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Due to COVID-19, the STEM Hub is currently closed and cubicle reservations are unavailable. We still invite you to read the biographies of each Women in Science the cubicles are named after.
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  • Cythia Breazeal

    About Cynthia Breazeal: She is an Associate Professor of Media Arts and Sciences at the Massachusetts Institute of Technology where she founded and directs the Personal Robots Group at the Media Lab. She is also the founder and Chief Scientist of Jibo, Inc. She is a pioneer of Social Robotics and Human-Robot Interaction. She authored the book Designing Sociable Robots, and she has published over 100 peer-reviewed articles in journals and conferences on the topics of Autonomous Robotics, Artificial Intelligence, Human-Robot Interaction, and Robot Learning.

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  • No alternative text

    About Dr. Hayat Sindi: She was born in Makkah, Saudi Arabia, and is one of the world’s leading biotechnologists. She is the Founder and President of the i2 Institute and a co-founder of Diagnostics For All. She was ranked by Arabian Business magazine as the 19th most influential Arab in the world and the ninth most influential Arab woman. Sindi has a Ph.D. in biotechnology from Newnham College, Cambridge, which she obtained in 2001; she was the first Saudi woman to be accepted at Cambridge University to study the field of biotechnology, and the first woman from any of the Arab States of the Persian Gulf to complete a doctoral degree in the field.

    7 Seats Available

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  • Gladys West

    About Gladys West: An American mathematician known for her contributions to the mathematics underpinning GPS. Her contributions to GPS were only uncovered when a member of her sorority, Alpha Kappa Alpha, read a short biography West had submitted for an alumni function.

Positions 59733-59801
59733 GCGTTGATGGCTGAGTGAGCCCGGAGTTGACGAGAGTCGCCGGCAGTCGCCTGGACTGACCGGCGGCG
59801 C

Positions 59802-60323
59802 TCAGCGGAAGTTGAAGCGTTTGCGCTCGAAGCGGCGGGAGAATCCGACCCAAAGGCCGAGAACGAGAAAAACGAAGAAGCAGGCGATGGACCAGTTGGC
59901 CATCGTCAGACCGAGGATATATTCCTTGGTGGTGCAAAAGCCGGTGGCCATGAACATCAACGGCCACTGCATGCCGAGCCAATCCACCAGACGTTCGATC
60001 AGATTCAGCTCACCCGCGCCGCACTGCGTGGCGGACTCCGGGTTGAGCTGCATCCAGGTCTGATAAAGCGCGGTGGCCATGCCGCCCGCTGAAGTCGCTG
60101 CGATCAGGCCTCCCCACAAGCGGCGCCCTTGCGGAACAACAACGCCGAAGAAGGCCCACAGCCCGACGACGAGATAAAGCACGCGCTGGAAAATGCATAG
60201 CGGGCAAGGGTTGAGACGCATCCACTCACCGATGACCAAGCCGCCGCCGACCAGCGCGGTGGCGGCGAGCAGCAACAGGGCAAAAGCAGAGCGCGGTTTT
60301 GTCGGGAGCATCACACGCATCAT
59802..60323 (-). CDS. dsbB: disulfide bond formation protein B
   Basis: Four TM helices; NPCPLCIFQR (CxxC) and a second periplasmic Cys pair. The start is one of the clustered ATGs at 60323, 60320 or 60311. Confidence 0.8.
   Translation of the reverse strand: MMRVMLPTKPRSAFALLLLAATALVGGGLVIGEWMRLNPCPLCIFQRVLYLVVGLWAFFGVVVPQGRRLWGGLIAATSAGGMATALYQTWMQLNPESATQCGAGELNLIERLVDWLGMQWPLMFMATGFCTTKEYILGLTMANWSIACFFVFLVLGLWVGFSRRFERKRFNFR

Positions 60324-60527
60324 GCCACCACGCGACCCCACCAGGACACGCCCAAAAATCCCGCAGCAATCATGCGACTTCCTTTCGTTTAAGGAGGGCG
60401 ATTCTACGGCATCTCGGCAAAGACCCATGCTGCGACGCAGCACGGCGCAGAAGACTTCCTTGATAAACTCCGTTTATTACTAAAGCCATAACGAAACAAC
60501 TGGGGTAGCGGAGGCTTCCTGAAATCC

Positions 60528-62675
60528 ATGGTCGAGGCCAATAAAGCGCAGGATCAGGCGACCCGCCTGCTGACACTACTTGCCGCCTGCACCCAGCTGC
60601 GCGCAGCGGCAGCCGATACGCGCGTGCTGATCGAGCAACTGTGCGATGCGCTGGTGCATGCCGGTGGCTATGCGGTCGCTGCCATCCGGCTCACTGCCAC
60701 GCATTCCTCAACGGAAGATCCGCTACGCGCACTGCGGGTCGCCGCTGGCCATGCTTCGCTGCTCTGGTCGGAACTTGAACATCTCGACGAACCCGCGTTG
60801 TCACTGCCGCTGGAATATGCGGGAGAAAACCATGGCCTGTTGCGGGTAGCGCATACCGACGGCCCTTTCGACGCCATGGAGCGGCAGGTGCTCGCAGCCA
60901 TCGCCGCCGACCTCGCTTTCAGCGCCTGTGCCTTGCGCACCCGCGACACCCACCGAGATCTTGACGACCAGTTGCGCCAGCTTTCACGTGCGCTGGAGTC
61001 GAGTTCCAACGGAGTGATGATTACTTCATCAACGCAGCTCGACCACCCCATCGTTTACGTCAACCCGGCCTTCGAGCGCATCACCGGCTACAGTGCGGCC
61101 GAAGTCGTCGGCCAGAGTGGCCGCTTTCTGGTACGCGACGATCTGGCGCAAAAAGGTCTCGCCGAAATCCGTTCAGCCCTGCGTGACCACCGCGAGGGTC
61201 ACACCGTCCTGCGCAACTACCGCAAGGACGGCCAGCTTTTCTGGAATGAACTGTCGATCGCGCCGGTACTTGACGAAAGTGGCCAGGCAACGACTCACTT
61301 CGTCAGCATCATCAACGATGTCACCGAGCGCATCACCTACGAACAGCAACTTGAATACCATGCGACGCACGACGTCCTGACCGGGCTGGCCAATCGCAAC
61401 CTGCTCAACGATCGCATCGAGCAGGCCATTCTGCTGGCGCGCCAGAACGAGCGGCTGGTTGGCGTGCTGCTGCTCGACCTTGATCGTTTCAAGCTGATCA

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  • Juliana Rotich

    About Juliana Rotich: A technologist, strategic advisor, entrepreneur, and keynote speaker. She is co-founder of BRCK Inc, a hardware and services technology company based in Kenya. BRCK was formed to realize a vision for enabling communication in low infrastructure environments by developing useful, innovative technologies. Juliana also co-founded Ushahidi Inc., a non-profit tech company, which specializes in developing free and open-source software for changing how information flows in the world.

    6 Seats Available

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  • Mae Jemison

    About Mae Jemison: An American engineer, physician, and NASA astronaut. She became the first African American woman to travel in space when she went into orbit aboard the Space Shuttle Endeavour on September 12, 1992. She resigned from NASA in 1993 to found a company researching the application of technology to daily life. She appeared on television several times, including as an actress in an episode of Star Trek: The Next Generation. She is a dancer and holds nine honorary doctorates in science, engineering, letters, and the humanities. She is the current principal of the 100 Year Starship organization.

    12 Seats Available

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  • Rosalind Franklin

    About Rosalind Franklin: was a pioneer of the study of molecular structures receiving recognition among scientists for her research on the molecular structure of coal, viruses, and DNA. Her X-ray diffraction images of DNA enabled the University of Cambridge’s Francis Crick and James Watson to identify the molecule’s double helix structure. For years her work on the structure went unnoticed as only Crick, Watson, and Franklin’s colleague Maurice Wilkins received the Nobel Prize for the discovery in 1962. In 2003 The Royal Society established the Rosalind Franklin Award to bring attention to the outstanding work of women in STEM.

    7 Seats Available

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  • Tu You You

    About Tu You You: A Chinese pharmaceutical chemist and educator. She discovered artemisinin (also known as qinghaosu) and dihydroartemisinin, drugs used to treat malaria. Her discovery was a significant breakthrough in 20th-century tropical medicine, saving millions of lives around the world.

    2 Seats Available

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  • Maria Da Penha

    About Maria Da Penha: A Brazilian biopharmacist and women human rights defender. She advocates for women's rights, particularly against domestic violence. When Maria da Penha was almost killed by her husband, there wasn’t a single police station she could go to in Brazil that specialized in violence against women. She brought a case against her attacker to be condemned. In response to this, the Brazilian government in 2006 enacted a law now known as the Maria da Penha Law on Domestic and Family Violence, which increased the severity of punishment for domestic violence against women, whenever it occurred in a domestic or family environment.

    6 Seats Available

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Images by multiple artists via Medium.com